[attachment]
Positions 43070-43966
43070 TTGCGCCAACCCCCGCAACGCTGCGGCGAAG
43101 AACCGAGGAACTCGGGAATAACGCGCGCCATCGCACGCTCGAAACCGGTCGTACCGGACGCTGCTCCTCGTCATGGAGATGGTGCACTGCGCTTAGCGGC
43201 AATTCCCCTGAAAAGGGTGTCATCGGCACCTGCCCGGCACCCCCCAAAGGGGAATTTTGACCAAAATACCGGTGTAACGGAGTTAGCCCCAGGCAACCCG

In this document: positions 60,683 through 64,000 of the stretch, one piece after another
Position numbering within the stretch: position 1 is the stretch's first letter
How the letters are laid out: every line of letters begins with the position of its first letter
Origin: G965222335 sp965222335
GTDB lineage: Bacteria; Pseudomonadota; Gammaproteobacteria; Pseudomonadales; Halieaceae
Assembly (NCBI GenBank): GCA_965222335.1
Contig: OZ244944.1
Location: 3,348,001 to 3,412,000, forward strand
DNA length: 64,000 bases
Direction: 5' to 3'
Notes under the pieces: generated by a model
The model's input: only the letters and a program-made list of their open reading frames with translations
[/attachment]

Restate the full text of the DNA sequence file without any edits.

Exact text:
Positions 43070-43966
43070 TTGCGCCAACCCCCGCAACGCTGCGGCGAAG
43101 AACCGAGGAACTCGGGAATAACGCGCGCCATCGCACGCTCGAAACCGGTCGTACCGGACGCTGCTCCTCGTCATGGAGATGGTGCACTGCGCTTAGCGGC
43201 AATTCCCCTGAAAAGGGTGTCATCGGCACCTGCCCGGCACCCCCCAAAGGGGAATTTTGACCAAAATACCGGTGTAACGGAGTTAGCCCCAGGCAACCCG

In this document: positions 60,683 through 64,000 of the stretch, one piece after another
Position numbering within the stretch: position 1 is the stretch's first letter
How the letters are laid out: every line of letters begins with the position of its first letter
Origin: G965222335 sp965222335
GTDB lineage: Bacteria; Pseudomonadota; Gammaproteobacteria; Pseudomonadales; Halieaceae
Assembly (NCBI GenBank): GCA_965222335.1
Contig: OZ244944.1
Location: 3,348,001 to 3,412,000, forward strand
DNA length: 64,000 bases
Direction: 5' to 3'
Notes under the pieces: generated by a model
The model's input: only the letters and a program-made list of their open reading frames with translations